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    ABSTRACT: This article reviews studies concerning unawareness of deficits in Alzheimer's disease. Unawareness of the deficits associated with dementia has frequently been reported in clinical descriptions of the later stages of the disease. Consistent with the literature, we shall use the expressions impaired awareness, unawareness of deficits, anosognosia, and lack of insight interchangeably. Anosognosia can be defined as an impaired ability to recognize the presence or appreciate the severity of deficits in sensory, perceptual, motor, affective, or cognitive functioning. Unawareness has been operationally defined in a variety of ways. Unawareness can be measured as the discrepancy between the patient's self-report and the report of a natural caregiver or the clinical rating of a health care professional. The reports generally concern with several domains, most often memory domain. Discrepancy between subjective ratings and neuropsychological performance during clinical assessment has also been used to measure anosognosia. Advantages, limits and equivalence of these different methods are discussed. The impact of family burden has to be considered as a systematic methodological bias if the natural caregiver is implicated in the assessment. The psychometric properties of the clinical assessment have also to be discussed. The psychological nature of the discrepancy between patient's self-report and cognitive performances has to be analyzed and the necessity of ecological protocols, longitudinal assessment is discussed. The major results concerning prevalence, nature of anosognosia and the associated disorders are analyzed. In particular, the notion of heterogeneity of anosognosia and the correlates with depression, severity of dementia and executive dysfunction are developed. Prevalence is largely function of methodological choices and conceptual definition of anosognosia. Three major researches are compared and the contrast between their results (prevalence from 23% to 75% in AD) is analyzed. Particularly, the hypotheses about anosognosia play a great role in the findings. At first time of research, anosognosia was considered as a general symptom and so, studies were centered on the unawareness related to only one cognitive function. But the 90's findings suggest that patients with AD have impaired awareness for some types of deficits (affective or cognitive functions) but can more accurately appraise other deficits. Currently anosognosia cannot be considered as a unitary entity. It may be that patients with AD are unaware of some types of deficits, but are aware of others, and that nature and intensity of their anosognosia may change during the course of the dementia. It has been proposed that depression is more common when disease is mild and awareness of deficits is retained, and that depression becomes less common when disease increases and awareness declines. Depression is conceived as a psychological reaction. However, the correlations between anosognosia level and depression scores reveal either weak relationships or no relationships. Alternative hypothesis is that anosognosia is related to overall dementia severity and to memory impairment. However, correlations of unawareness of deficits, i.e. the difference between self-report and relative's -rating, with a measure of dementia and with patient's performance on objective memory tasks did not reveal strong, consistent relationships between degree of anosognosia and severity of dementia or of memory impairment. On the other hand, the best neuropsychological predictors of impaired insight are Trail Making Test or Wisconsin Card Sorting Test, i.e. tests that have been shown to be sensitive to a frontal lobe dysfunction. SPECT measures of regional cerebral blood flow have been used in the study of anosognosia. The main findings are that unawareness in AD is associated with hypoperfusion of the right dorsolateral frontal lobe. Anosognosia may result from the disruption of broader cognitive process that is subsumed by the frontal lobes. The mechanisms of unawareness are not well known and studies are essentially descriptive works and try to give information about pre-valence or clinical associated disorders of anosognosia. Several authors have proposed that unawareness is part of a defensive mechanism that would protect demented patients from depressive feelings. Other authors have proposed that anosognosia may result from dysfunction in specific brain areas. It is suggested that anosognosia in AD may result from greater impairment of a central executive system, which is a metacognitive structure that is involved in planning, cognitive resource allocation, and set shifting. The main problem with those both major hypotheses is their incapacity to explain the heterogeneous impairment of awareness. Other authors speculate that the impaired insight of Alzheimer's disease has several components, psychological and neuropsychological. This view doesn't seem convincing and new components have to be taken in account in order to propose a theoretical framework about anosognosia in AD. Environmental and dispositional components and an interactional view could be interesting. Those possible directions for future research and solutions concerning methodological and conceptual problems are outlined. In particular, a neuro-psycho-social view of unawareness is introduced.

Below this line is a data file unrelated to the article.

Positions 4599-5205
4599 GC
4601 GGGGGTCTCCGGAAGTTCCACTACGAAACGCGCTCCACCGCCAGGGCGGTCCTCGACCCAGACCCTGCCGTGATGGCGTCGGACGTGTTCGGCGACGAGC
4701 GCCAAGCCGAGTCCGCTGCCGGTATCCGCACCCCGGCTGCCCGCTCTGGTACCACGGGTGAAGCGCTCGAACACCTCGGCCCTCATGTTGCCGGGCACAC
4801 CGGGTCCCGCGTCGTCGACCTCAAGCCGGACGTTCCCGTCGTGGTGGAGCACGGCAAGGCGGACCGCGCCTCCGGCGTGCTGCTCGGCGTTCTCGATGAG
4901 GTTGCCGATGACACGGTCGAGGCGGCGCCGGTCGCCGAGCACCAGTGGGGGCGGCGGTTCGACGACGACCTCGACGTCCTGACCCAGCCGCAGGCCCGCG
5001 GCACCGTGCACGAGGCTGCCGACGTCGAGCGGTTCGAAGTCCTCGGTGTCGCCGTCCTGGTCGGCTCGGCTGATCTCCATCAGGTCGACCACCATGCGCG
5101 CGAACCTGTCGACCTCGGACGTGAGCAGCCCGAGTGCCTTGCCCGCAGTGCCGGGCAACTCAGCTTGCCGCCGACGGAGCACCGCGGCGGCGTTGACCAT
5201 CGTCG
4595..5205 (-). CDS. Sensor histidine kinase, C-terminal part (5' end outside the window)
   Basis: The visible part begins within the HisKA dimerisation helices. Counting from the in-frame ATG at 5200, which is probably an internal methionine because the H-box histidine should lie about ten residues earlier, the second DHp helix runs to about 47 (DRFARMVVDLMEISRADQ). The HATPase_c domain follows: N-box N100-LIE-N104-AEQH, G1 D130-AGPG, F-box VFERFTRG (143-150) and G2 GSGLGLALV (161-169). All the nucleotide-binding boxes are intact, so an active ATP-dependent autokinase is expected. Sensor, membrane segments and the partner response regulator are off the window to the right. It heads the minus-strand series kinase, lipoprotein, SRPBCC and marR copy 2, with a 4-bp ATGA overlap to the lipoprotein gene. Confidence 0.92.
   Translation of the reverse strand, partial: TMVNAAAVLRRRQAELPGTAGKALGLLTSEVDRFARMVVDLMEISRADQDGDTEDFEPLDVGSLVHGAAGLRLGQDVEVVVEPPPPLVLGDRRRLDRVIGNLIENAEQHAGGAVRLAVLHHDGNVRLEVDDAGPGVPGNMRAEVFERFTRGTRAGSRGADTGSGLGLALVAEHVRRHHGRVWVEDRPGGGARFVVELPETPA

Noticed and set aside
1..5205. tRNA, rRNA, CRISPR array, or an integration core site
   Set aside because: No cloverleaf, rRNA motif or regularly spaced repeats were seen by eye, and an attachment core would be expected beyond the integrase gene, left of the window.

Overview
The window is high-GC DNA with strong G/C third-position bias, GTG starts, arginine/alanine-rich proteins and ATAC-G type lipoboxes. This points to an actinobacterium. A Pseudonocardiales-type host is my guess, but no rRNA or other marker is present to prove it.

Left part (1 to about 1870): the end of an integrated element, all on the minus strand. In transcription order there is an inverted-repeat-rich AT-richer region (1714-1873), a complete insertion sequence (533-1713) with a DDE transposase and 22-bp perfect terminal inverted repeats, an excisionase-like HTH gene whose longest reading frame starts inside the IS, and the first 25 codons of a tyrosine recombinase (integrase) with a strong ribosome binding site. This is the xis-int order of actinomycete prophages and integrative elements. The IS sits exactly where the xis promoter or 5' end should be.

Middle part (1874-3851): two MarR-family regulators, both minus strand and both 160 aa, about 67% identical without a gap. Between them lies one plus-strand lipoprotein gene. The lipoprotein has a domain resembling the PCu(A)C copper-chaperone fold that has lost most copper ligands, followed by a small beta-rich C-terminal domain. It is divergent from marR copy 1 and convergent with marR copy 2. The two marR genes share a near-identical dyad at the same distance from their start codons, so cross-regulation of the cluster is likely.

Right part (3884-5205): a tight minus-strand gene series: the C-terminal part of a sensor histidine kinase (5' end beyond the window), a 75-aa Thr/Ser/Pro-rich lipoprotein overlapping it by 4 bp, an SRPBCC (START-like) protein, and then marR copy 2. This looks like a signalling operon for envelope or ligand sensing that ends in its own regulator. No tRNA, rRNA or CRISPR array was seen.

Full-text · Article · Nov 2004 · L Encéphale